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What Is Wolff-Parkinson-White Syndrome?

Wolff-Parkinson-White (WPW) is a condition in which the heart has an extra electrical pathway, also called an accessory pathway. Because of this extra pathway, electrical signals in the heart bypass the normal route of electricity.

The heart has four chambers that work like a pump. The atria are the two top chambers. They receive blood from the lungs and the rest of the body. The ventricles are the two bottom chambers. They pump blood out to the lungs and the rest of the body. It is important for all four chambers of the heart to work in sequence with one another to create an effective pump.

The sinus node is located at the top of the right atrium. This node is known as the “pacemaker” of the heart. It works to control the normal heart rate. It makes the heart beat slower during times of rest or sleep and beat faster with exercise or when you are scared or excited.

Each heartbeat begins with an electrical wave (signal) that passes from the sinus node through the atria. This signal travels through the atria much like the ripples created in water when a pebble is thrown in. This electrical signal makes the atria contract, or squeeze, making them beat.

Next, the electrical signal moves from the atria into the junction between the atria and ventricles. This junction is known as the atrioventricular node (AV node). The AV node delays the signal slightly, and then passes it on to the ventricles, making them beat.

After the ventricles beat, the heartbeat cycle is complete. The next heartbeat starts in the sinus node and follows the same path.

In children with WPW, electrical signals in the heart do not travel along the normal route because they have an accessory pathway.

Wolff-Parkinson-White Syndrome in Children

WPW may lead to two kinds of heart rhythm problems:

  • Supraventricular tachycardia (SVT). Tachycardia (pronounced tack-ih-CARD-ee-ah) means the heart is beating too fast. SVT may require treatment. It is not usually life threatening.
  • Atrial fibrillation leading to ventricular fibrillation. Fibrillation (pronounced fib-rill-AY-shun) means very fast, irregular twitching of a muscle. Atrial fibrillation is rare in children. When it happens to someone without WPW, the normal route of electricity in the heart slows signals from the atria to the ventricles. This limits how quickly the ventricles beat. When it happens to someone with WPW, the accessory pathway can transfer fast, irregular signals from the atria directly to the ventricles. This can cause ventricular fibrillation, which is life threatening. This heart rhythm problem may need to be reset using a defibrillator.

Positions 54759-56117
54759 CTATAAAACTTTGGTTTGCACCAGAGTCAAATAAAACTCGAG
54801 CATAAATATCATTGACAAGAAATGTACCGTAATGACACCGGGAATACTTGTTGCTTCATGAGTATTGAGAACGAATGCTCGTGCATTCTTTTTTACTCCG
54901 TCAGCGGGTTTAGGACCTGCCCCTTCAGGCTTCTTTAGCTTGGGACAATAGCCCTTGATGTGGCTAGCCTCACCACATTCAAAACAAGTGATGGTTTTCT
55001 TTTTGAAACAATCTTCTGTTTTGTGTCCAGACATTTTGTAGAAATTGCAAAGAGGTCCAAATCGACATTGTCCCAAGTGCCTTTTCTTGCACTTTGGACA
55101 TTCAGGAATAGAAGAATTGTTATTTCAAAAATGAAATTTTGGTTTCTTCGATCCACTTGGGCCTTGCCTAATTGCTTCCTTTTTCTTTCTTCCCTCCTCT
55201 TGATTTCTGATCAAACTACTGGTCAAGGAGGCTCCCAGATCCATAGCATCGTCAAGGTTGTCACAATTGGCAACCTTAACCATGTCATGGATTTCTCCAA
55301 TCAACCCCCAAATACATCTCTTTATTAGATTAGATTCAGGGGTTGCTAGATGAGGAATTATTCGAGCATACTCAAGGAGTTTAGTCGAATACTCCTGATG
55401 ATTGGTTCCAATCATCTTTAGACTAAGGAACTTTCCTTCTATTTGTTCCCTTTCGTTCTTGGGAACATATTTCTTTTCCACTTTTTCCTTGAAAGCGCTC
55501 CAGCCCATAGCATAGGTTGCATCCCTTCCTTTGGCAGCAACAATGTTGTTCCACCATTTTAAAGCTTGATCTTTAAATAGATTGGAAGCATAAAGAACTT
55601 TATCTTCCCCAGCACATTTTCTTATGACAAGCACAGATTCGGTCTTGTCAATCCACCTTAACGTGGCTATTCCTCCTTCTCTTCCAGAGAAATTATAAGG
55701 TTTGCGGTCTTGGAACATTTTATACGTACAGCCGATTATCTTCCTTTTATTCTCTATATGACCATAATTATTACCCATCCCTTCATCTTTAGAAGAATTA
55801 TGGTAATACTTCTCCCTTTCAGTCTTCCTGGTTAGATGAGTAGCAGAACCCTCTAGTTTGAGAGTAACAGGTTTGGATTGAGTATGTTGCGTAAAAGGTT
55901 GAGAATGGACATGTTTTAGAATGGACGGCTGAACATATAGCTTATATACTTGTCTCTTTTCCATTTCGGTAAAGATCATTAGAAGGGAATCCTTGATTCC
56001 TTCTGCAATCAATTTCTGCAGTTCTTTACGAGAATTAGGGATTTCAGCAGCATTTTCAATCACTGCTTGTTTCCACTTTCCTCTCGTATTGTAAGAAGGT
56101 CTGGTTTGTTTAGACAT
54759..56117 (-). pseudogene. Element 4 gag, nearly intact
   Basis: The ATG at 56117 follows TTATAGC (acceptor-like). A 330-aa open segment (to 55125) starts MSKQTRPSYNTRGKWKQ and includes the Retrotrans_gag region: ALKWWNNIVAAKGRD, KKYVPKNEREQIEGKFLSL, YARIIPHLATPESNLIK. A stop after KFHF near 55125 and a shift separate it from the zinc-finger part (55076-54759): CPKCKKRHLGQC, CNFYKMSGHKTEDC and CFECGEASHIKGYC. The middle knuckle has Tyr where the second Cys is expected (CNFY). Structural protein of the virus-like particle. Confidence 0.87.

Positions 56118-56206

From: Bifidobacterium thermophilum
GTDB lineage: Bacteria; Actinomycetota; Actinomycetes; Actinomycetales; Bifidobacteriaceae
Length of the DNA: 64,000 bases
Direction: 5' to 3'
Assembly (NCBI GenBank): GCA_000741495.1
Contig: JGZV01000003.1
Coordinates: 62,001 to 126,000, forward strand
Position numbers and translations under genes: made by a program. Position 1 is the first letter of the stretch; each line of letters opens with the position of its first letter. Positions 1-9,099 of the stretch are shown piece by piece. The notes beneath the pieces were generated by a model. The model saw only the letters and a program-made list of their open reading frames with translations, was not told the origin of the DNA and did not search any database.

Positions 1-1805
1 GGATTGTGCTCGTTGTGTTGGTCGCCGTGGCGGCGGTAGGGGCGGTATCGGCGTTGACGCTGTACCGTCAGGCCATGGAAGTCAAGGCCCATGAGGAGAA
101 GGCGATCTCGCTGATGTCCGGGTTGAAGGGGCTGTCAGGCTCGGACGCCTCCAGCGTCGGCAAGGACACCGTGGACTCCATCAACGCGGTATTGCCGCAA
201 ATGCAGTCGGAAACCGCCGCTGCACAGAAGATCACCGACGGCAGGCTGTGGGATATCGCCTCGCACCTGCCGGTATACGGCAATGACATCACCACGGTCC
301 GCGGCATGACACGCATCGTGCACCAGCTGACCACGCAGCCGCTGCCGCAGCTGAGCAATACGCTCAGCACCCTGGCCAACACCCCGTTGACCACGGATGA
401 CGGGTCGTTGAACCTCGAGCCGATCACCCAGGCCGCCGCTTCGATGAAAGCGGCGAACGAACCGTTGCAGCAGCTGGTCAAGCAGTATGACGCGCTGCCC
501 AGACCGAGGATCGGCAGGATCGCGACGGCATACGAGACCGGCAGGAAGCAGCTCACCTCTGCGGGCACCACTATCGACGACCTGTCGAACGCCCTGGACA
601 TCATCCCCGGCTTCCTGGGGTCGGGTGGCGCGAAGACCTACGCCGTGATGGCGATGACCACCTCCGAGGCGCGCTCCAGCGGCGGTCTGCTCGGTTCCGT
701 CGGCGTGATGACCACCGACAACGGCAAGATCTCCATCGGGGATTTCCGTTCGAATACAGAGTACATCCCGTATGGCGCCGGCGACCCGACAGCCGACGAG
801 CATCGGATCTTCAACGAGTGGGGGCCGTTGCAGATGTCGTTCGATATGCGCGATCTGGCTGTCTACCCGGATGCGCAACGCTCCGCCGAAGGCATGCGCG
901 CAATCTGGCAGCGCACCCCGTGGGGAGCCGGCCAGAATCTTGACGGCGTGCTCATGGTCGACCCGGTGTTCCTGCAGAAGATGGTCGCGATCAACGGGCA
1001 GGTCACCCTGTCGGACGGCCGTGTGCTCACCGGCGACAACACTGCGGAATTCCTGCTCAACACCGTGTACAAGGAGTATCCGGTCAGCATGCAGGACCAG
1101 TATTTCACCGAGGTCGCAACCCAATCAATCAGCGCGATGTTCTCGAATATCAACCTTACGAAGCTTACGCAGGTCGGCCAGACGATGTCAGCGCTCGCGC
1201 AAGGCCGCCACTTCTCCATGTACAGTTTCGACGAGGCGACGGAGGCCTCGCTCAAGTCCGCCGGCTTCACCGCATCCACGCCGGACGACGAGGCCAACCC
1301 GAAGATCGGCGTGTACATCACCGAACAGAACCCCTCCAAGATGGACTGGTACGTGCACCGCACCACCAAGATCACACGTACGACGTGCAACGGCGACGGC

In WPW, the accessory pathway is typically present at birth. Some children with WPW begin having symptoms shortly after birth or in early childhood. Others may never have symptoms or develop them later in childhood or early adolescence.

About 10 to 20 percent of infants with WPW also have congenital heart disease, usually Ebstein’s anomaly.

Wolff-Parkinson-White Syndrome at Seattle Children’s

Our heart team has treated many children with WPW syndrome. We have extensive experience providing the treatment these patients may require through our Arrhythmia Program, including radiofrequency ablationpacemaker or defibrillator implantation, and surgery. We also have a pediatric cardiac anesthesia team and a cardiac intensive care unit to help care for children who undergo heart surgery.

When you come to Children's, a team of people will take care of your child. Along with your child's cardiologist, you are connected with nurses, child life specialists, social workers and others, if their expertise is needed. We work together to meet all of your child's health needs and help your family through this experience.

Since 1907, Children's has been treating children only. Our team members are trained in their fields and also in meeting the unique needs of children. For example, the doctors who give your child anesthesia are board certified in pediatric anesthesiology. This means they have extra years of training in how to take care of kids. Our child life specialists know how to help children understand their illnesses and treatments in ways that make sense for their age. Our expertise in pediatrics truly makes a difference for our patients and families.

Who Treats This at Seattle Children's?

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Summer 2014: Good Growing Newsletter

In This Issue

  • Understanding the Power and Influence of Role Models
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Download Summer 2014 (PDF)